When I started at Farm and Dairy, I really wasn’t planning on staying. After all, who wants to write about cows and pigs all their life? Not me, man. I was headed to the bright lights, the big city. I thought I had put all that “farm stuff” behind me when I went to college.
Well, 25 years and 1,326 issues later, I’m still here. And lovin’ every minute.
It took me awhile, but I finally knocked that barn-sized chip off my shoulder and recognized agriculture and its players deserve some respect.
I was raised on a small farm in Holmes County, Ohio. God’s country, I call it, and to me, it’s still one of the most beautiful places on Earth. After graduating from Kent State University’s School of Journalism, I went to work for Abe and Fran Mast, owners of Graphic Publications (their three sons still operate the company). It was there, while working at their booth at the Holmes County Fair, that I met Tim Reeves, then-editor at Farm and Dairy. I hit him up for a job, because my husband, Head Chef*, and I were planning to move closer to his job and I wouldn’t be able to hack the hour-and-a-half commute to Berlin.
“We don’t have any openings right now, but send me a resume,” Tim said. “You never know.”
That was August 1985, and — yep, you never know — I started with F&D four weeks later, assigned to cover western Pennsylvania (to this day, I love my peeps from Beaver, Lawrence and Mercer counties, the first folks I met on the job.) Less than four years later, I was named the paper’s first female editor — right about the time the Alar on apples controversy hit the airwaves. Fun time to be a farm journalist.
That’s pretty much how I chronicle my life’s timeline, by ag events — droughts; the never-ending, will-they-won’t-they approve bST saga; floods; Dolly, the cloned sheep; GMOs; the mad cow who stole Christmas; Ohio’s Issue 2 … it’s all there in my yellowing paper, and now computerized, archive.
And I can chronicle my journalism tenure by a similar technology timeline. When I started, I typed my stories on a typewriter and gave them to a typesetter to retype. Stories came out of the Verityper machine in long strips of thick paper that we waxed on the back side and placed with precision on gridded pages. Every photo had to be resized and “half-toned” in the darkroom, then razor trimmed to size, waxed and also placed on the page. If you’ve ever seen how many photos we run in the print Farm and Dairy during county fair season, you’ll understand why I’m a whiz with an X-ACTO knife.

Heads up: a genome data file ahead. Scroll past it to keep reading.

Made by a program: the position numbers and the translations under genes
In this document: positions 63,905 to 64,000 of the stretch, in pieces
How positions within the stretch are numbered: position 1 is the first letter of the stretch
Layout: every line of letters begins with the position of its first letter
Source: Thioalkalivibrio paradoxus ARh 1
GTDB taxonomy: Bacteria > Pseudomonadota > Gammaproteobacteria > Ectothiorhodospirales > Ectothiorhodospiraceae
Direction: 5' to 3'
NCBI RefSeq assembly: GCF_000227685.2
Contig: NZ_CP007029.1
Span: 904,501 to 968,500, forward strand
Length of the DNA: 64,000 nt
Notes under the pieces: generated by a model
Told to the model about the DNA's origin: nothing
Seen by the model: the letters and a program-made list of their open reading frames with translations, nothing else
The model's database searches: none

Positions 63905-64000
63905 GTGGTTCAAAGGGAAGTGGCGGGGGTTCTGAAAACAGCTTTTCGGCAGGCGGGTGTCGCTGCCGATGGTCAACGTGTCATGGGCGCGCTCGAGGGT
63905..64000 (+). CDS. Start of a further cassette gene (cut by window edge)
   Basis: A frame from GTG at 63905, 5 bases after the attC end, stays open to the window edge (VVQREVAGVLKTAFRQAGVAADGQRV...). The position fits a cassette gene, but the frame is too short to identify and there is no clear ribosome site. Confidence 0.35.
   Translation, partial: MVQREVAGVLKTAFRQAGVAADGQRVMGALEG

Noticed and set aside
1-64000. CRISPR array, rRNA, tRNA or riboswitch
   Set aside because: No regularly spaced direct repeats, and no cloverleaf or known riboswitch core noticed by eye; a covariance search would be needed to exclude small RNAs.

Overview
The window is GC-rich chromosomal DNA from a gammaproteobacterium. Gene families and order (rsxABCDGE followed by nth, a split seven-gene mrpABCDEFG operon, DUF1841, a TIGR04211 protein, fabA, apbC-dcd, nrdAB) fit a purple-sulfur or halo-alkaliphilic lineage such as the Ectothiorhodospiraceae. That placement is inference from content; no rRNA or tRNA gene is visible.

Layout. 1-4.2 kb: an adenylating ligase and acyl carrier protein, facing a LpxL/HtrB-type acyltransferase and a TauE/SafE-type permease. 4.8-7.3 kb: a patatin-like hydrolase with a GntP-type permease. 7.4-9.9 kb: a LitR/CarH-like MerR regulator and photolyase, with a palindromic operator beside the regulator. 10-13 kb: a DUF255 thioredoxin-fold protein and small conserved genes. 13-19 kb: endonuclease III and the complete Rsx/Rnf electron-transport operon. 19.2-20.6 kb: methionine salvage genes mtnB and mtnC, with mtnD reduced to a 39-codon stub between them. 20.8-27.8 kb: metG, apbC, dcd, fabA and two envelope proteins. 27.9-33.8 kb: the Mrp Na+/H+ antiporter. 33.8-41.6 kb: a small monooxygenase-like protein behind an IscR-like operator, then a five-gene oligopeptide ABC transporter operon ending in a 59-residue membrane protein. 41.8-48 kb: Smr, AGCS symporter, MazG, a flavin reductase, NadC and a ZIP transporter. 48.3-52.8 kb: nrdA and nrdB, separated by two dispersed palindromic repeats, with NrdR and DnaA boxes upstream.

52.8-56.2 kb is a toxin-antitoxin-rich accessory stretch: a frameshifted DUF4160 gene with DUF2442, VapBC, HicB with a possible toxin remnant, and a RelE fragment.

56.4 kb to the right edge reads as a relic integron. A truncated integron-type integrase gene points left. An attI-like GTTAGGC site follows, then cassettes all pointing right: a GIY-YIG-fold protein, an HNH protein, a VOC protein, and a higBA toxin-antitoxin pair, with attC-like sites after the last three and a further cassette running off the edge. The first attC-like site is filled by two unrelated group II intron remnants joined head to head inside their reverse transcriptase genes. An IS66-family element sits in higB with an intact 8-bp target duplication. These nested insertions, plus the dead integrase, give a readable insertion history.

I’ve suffered witnessed countless computer progressions, learned typesetting coding, soldiered through a cold-turkey switch from an old-school DOS system to Apple computers, celebrated section-by-section and then complete computerized pagination (creating the printed page via computer), digital photography, and a move to computer-to-plate printing technology. Oh, and around 1998, I think, Farm and Dairy stormed the Web. Now, we’re Tweeting and Facebooking and blogging here on The Social Silo. And our Farm and Dairy YouTube video channel won’t be far behind.
Along this 25-year path, however, have been hundreds and hundreds of readers and non-readers, legislators and newsmakers, and strangers and friends. (No one’s really a stranger if you have Farm and Dairy or agriculture in common.) And it’s been those people — and their stories — who have kept me going.
Wonder what the next 25 years will be like…
*I lovingly call my husband “Head Chef” because he’s a much better cook than me. I do, however, make a mean cheesecake, and think cut-up cheese chunks are the best snack food ever. Must be the Holmes County dairy genetics.